Yesterday's arrest of Kirill Serebrennikov crosses a line.
It crosses a line because it shows that Vladimir Putin's regime is no longer just prosecuting opponents for things that are patently absurd and it is no longer fabricating criminal cases with any degree of plausibility.
Now it is making stuff up out of whole cloth and denying reality altogether.
Yesterday's arrest of Kirill Serebrennikov sets a precedent.
It sets a precedent because as soon as you do this once, it is easier to do it again, and again, and again.
And yesterday's arrest of Kirill Serebrennikov sends a message.
It sends a message because by coming after one of Russia's most renowned living film and theater directors in such a way, the Kremlin is saying that nobody who speaks out against the regime -- no matter how famous, prominent, or popular they may be -- is safe.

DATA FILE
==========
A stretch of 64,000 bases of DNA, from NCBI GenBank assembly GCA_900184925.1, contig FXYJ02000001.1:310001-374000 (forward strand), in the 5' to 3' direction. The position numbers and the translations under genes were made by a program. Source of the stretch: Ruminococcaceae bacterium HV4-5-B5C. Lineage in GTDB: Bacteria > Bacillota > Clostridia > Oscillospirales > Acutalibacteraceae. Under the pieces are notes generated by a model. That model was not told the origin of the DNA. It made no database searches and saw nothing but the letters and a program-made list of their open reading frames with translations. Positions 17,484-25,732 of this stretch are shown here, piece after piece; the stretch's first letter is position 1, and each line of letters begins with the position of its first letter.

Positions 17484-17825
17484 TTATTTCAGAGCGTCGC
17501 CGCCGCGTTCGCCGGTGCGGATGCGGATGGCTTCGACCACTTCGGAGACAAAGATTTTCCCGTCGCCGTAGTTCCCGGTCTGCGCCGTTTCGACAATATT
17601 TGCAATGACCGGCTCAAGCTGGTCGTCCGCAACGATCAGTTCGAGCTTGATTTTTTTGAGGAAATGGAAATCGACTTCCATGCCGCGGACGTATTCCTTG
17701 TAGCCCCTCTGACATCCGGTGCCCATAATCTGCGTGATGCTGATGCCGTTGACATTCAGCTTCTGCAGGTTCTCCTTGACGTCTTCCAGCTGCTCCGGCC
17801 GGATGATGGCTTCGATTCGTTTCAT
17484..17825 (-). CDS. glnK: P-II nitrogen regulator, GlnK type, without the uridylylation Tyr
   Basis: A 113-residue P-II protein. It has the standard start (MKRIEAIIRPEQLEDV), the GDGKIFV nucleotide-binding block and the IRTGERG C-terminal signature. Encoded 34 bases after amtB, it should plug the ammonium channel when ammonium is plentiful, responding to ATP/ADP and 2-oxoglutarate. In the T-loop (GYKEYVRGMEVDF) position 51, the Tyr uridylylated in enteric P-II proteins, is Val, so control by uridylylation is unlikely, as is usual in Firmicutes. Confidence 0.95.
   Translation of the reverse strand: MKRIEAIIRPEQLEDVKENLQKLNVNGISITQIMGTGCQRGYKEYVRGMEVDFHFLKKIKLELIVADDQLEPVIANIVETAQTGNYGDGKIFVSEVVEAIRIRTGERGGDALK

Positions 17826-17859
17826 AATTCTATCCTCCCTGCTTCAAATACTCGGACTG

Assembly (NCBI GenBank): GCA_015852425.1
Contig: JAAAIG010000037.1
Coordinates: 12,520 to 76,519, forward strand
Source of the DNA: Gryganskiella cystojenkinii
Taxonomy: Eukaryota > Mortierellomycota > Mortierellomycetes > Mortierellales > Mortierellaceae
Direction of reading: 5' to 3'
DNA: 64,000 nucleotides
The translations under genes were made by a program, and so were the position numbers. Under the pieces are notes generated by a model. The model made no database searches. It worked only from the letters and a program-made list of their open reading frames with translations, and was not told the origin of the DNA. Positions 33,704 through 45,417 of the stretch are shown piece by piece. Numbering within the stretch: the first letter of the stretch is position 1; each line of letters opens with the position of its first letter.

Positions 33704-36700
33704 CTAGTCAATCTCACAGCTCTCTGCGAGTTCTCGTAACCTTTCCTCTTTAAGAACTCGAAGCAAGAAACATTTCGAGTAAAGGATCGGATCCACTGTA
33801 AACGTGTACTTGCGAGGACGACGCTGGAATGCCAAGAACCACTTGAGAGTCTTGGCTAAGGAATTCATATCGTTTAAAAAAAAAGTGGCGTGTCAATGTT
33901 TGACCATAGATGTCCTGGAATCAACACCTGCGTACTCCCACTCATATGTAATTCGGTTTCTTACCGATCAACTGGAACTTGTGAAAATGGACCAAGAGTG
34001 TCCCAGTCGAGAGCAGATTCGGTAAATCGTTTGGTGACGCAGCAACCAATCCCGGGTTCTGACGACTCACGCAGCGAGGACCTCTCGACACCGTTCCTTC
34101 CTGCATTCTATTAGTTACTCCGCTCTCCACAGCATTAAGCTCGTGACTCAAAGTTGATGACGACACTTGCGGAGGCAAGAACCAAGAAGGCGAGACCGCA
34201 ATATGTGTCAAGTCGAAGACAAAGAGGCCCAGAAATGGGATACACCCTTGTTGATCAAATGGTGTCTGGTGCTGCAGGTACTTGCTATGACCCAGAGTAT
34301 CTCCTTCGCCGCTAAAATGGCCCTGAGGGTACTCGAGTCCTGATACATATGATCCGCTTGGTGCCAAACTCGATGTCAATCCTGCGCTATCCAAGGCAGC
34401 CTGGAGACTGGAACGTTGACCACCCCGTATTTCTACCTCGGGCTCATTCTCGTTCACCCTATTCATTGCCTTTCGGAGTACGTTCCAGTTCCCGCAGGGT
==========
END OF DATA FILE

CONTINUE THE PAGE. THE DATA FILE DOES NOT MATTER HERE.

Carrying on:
According to media reports, Serebrennikov and three of his colleagues are charged with embezzling state funding to produce an adaption of William Shakespeare's A Midsummer Night's Dream.
The play premiered in November 2012 and was a big hit.
It has been staged multiple times in Moscow -- including at the Golden Mask Russian theater festival -- as well as in Paris.
The performances have been photographed and filmed and dozens of reviews have been published in Russia and abroad.
But despite all this, the authorities are insisting the play was never performed and that Serebrennikov and his colleagues simply pocketed the money.
In an editorial this week, Meduza compared Serebrennikov's case to that of Vsevolod Meyerhold, the director who was arrested and executed at the height of Josef Stalin's Great Terror.
We may not be back in the 1930s. But the Kremlin is again prosecuting Russia's best and brightest for political ends.